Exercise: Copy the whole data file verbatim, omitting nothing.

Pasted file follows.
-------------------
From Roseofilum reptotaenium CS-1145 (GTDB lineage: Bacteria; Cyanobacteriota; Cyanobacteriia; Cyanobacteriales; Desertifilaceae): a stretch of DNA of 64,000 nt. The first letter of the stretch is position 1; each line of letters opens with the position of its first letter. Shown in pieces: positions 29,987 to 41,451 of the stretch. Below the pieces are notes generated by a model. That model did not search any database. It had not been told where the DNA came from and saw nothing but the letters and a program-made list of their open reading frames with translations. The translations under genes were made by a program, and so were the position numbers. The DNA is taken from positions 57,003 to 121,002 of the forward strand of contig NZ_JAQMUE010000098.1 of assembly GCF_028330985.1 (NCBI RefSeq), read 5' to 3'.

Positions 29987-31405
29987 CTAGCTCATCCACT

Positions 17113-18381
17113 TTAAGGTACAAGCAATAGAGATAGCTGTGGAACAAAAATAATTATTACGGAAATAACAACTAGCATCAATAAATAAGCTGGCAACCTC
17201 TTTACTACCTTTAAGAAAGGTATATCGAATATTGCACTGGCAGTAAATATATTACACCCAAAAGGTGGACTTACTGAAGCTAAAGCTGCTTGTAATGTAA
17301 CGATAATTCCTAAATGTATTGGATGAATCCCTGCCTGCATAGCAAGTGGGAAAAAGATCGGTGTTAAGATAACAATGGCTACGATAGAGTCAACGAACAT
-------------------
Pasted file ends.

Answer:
From Roseofilum reptotaenium CS-1145 (GTDB lineage: Bacteria; Cyanobacteriota; Cyanobacteriia; Cyanobacteriales; Desertifilaceae): a stretch of DNA of 64,000 nt. The first letter of the stretch is position 1; each line of letters opens with the position of its first letter. Shown in pieces: positions 29,987 to 41,451 of the stretch. Below the pieces are notes generated by a model. That model did not search any database. It had not been told where the DNA came from and saw nothing but the letters and a program-made list of their open reading frames with translations. The translations under genes were made by a program, and so were the position numbers. The DNA is taken from positions 57,003 to 121,002 of the forward strand of contig NZ_JAQMUE010000098.1 of assembly GCF_028330985.1 (NCBI RefSeq), read 5' to 3'.

Positions 29987-31405
29987 CTAGCTCATCCACT

Positions 17113-18381
17113 TTAAGGTACAAGCAATAGAGATAGCTGTGGAACAAAAATAATTATTACGGAAATAACAACTAGCATCAATAAATAAGCTGGCAACCTC
17201 TTTACTACCTTTAAGAAAGGTATATCGAATATTGCACTGGCAGTAAATATATTACACCCAAAAGGTGGACTTACTGAAGCTAAAGCTGCTTGTAATGTAA
17301 CGATAATTCCTAAATGTATTGGATGAATCCCTGCCTGCATAGCAAGTGGGAAAAAGATCGGTGTTAAGATAACAATGGCTACGATAGAGTCAACGAACAT